Sweet Choices for Teeth

Posted on Jun 8, 2021 in News

Sugary sweets are not an ideal treat, but some types are less damaging to children’s teeth.

Key takeaways:

  • Dark chocolate contains less sugar and more antioxidants so is a healthier choice.
  • Sticky sweets are often acidic and stick to tooth enamel for longer periods of time — so they should be avoided.
  •  Hard sweets can damage teeth and leave teeth exposed to sugar for longer — another type to avoid.

It’s difficult for children to completely avoid sweet treats, so regular check-ups with the dentist are really important.

“Have questions about your child’s sugar consumption? Don’t hesitate to ask your dentist!”

Read the full article here:

https://yourdentalhealthresource.com/which-candies-are-best-and-worst-for-your-childs-teeth/

If you have dental concerns, please make an appointment with us.
Dr. Moira Wong – Orthodontist

An exceptionally skilled orthodontist who simply loves to improve the smiles of adults and children.

Dr Moira Wong (GDC no: 67960, UK) developed an ambition to specialise in the field of orthodontics during her time as a dentistry student at the London Hospital Medical College. After graduating in 1994, she gained experience in all fields of dentistry prior to specialisation. This included working as part of the Pennstar trauma team at the University of Pennsylvania.

Dr Wong’s career pathway began with a spell as a house officer in prosthetic dentistry at the Royal London Hospital, followed by senior house officer positions at the Bristol Dental Hospital. During this period she gained her fellowship in dental surgery and worked in the paediatric dentistry department, treating special needs children and addressing complicated developmental problems. She also worked with adults requiring the replacement of multiple teeth.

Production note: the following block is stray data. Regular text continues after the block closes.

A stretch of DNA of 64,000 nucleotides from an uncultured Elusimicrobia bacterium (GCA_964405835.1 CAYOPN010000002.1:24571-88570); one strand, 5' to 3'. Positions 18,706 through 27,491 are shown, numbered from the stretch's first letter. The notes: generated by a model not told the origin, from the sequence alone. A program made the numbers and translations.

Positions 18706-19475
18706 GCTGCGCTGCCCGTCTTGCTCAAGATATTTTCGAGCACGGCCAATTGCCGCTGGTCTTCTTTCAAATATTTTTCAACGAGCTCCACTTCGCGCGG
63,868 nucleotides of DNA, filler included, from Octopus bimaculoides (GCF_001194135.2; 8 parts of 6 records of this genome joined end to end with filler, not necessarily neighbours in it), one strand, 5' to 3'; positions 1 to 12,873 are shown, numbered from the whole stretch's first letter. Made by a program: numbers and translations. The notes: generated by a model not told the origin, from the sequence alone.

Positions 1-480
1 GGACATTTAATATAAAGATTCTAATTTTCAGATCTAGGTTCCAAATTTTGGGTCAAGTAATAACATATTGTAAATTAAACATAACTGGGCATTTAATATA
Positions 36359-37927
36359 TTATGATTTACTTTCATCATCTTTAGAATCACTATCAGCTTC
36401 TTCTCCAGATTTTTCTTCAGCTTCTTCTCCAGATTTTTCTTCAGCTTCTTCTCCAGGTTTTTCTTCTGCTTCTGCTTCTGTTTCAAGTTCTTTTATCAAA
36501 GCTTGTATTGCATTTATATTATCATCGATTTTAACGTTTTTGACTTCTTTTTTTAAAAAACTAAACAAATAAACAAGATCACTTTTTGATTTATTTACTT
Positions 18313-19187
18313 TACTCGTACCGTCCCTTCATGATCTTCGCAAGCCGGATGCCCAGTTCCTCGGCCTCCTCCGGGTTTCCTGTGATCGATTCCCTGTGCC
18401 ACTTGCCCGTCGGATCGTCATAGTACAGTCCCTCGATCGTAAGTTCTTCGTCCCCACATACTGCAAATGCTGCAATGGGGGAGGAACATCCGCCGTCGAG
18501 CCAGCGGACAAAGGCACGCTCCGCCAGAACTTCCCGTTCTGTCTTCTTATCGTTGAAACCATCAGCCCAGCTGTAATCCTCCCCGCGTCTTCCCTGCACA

Returning to London to take up a position as a senior house officer in oral surgery, Dr Wong gained experience in dental and facial surgery. One of her busiest nights was helping with the suturing of patients following a national rail crash.

Dr Wong was then accepted onto the specialty training programme at Guy’s Hospital, where she spent a further three years gaining her master’s degree. She continued onto a consultant training programme at King’s College and St George’s Hospital, gaining her Fellowship in orthodontics. Currently less than 300 UK practitioners have this level of training, with just 5 to 10 people gaining the accreditation in an average year.

Today, Dr Wong has acquired an excellent reputation for her highly sophisticated work and approachable, communicative manner. Her ambition is to be recognised as nothing less than the best orthodontist in London.